As Facebook moves to privilege “broadly trusted” sources in its News Feed, our research shows that broadcasters and newspapers are more trusted than digital-born outlets across a number of countries. Earlier this year, Facebook announced that it would prioritize news from brands that its users perceive as trustworthy, as part of a response to allegations related to the spread of misinformation on the platform. “As part of our ongoing quality surveys, we will now ask people whether they’re familiar with a news source and, if so, whether they trust that source,” Mark Zuckerberg wrote. Facebook measures news brand trust by asking its users if they have heard of a news brand and then to rate it as trustworthy from 1 (entirely) to 5 (not at all). Critics have speculated that allowing ordinary people to decide what news sources should be deemed trustworthy could result in niche or highly partisan sources
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For the World Cup, livestreamed online video is threatening to score the equalizer on traditional TV

Nearly as many people plan to watch this summer’s World Cup via livestreamed video as on regular ol’ live TV, a new study out today from the Interactive Advertising Bureau says. It’s another sign (if we still need one) of how even live sports — cable companies’ best hope for saving something like the traditional channel bundle — is giving way to digital. IAB’s study — which surveyed 4,200 people in 21 countries around the world — found 71 percent said they were extremely or probably likely to watch matches live on TV, versus 65 percent online. In some countries, digital streaming actually beat TV — including in China (+6 percentage points), Russia (+7), Saudi Arabia (+2), United Arab Emirates (+1), and even the United States (+1). (American soccer fans have lots of unused rooting capacity ready to assign to one of the 32 countries that actually qualified for the
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“Did you even READ the piece?” This startup wants to make that question obsolete for commenters

Let’s be honest: Are you going to read this or skim this? In a land of feeds, tidbits, and bullet points, readers don’t often get to the end of a piece — let alone absorb each sentence along the way. But what if you couldn’t comment until you actually read the whole piece? (We see you moving toward that close-the-tab button — hold on.) What if there was a gauge in your browser bar recording and showing you how much you’d read of a piece? Would you — or your readers — read more thoroughly? That’s the schtick of ReallyRead.It, a startup finishing up Matter’s eighth cohort and developed by Bill Loundy and Jeff Camera. The pair, buddies since preschool with experience in the startup world, were frustrated by the unproductive comments sections they saw attached to news articles. So they decided to create a mechanism for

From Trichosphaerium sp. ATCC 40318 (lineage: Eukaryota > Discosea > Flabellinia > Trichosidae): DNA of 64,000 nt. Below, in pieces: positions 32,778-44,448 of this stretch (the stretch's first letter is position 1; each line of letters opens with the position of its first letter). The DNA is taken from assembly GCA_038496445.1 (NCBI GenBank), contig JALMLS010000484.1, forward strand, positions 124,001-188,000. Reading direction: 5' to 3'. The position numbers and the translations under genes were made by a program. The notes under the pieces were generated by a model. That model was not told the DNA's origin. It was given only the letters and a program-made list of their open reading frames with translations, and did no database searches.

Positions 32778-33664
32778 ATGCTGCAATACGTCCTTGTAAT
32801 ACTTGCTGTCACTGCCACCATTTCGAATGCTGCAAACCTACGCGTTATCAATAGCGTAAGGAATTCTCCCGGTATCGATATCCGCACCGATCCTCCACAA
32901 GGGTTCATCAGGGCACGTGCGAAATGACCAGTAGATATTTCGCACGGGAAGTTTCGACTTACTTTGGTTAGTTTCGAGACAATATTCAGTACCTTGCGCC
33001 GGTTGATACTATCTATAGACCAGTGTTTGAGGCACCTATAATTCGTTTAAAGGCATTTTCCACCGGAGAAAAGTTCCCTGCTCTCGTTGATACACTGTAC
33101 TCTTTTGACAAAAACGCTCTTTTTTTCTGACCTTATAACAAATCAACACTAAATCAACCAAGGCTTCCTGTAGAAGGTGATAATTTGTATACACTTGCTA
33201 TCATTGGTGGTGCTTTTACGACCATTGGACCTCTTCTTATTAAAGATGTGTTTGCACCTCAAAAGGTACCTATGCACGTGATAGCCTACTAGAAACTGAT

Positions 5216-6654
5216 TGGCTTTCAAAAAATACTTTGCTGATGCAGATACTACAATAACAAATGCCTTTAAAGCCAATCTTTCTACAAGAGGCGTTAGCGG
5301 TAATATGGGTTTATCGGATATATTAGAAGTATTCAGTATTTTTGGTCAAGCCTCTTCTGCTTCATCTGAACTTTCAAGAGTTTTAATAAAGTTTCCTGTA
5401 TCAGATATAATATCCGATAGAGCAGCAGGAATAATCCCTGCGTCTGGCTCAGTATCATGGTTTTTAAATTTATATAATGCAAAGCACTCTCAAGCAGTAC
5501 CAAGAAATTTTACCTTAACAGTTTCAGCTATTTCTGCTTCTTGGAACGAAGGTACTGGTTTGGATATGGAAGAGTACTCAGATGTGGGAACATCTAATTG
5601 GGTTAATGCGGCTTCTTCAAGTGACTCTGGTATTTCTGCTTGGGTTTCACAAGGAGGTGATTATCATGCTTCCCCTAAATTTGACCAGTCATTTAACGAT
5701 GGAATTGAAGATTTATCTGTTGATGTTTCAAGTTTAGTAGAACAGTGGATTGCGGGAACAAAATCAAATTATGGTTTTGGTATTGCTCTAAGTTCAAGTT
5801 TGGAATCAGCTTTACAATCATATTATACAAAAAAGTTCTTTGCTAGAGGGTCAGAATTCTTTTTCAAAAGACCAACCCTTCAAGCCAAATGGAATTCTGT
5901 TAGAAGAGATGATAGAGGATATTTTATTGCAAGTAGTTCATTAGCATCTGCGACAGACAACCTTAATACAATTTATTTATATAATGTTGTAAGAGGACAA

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Civil promises that you don’t have to care about blockchain to care about what it’s doing (also, its first newsrooms just launched)

In the future, all of our news will come from and be about blockchain; at least, I assume that’s true, based on the number of pitches that I’ve received over the past few months. The most prominent blockchain journalism startup, Civil — the “decentralized marketplace for sustainable journalism” — took a step forward this week after months of buildup, launching its first two sites, with more on the way. Much of the messaging around Civil has irritated and/or confused me from the start. The endless white paper, the slow buildup of blog posts about the future of journalism long before there was a single actual story to read. It started to feel like Ev Williams’ advertising-is-bad pivot posts but with even less to back them up than Medium’s constantly shifting plan to save journalism. Last year, we covered the hard-to-understand idea behind Civil using more succinct language than anything Continue reading "Civil promises that you don’t have to care about blockchain to care about what it’s doing (also, its first newsrooms just launched)"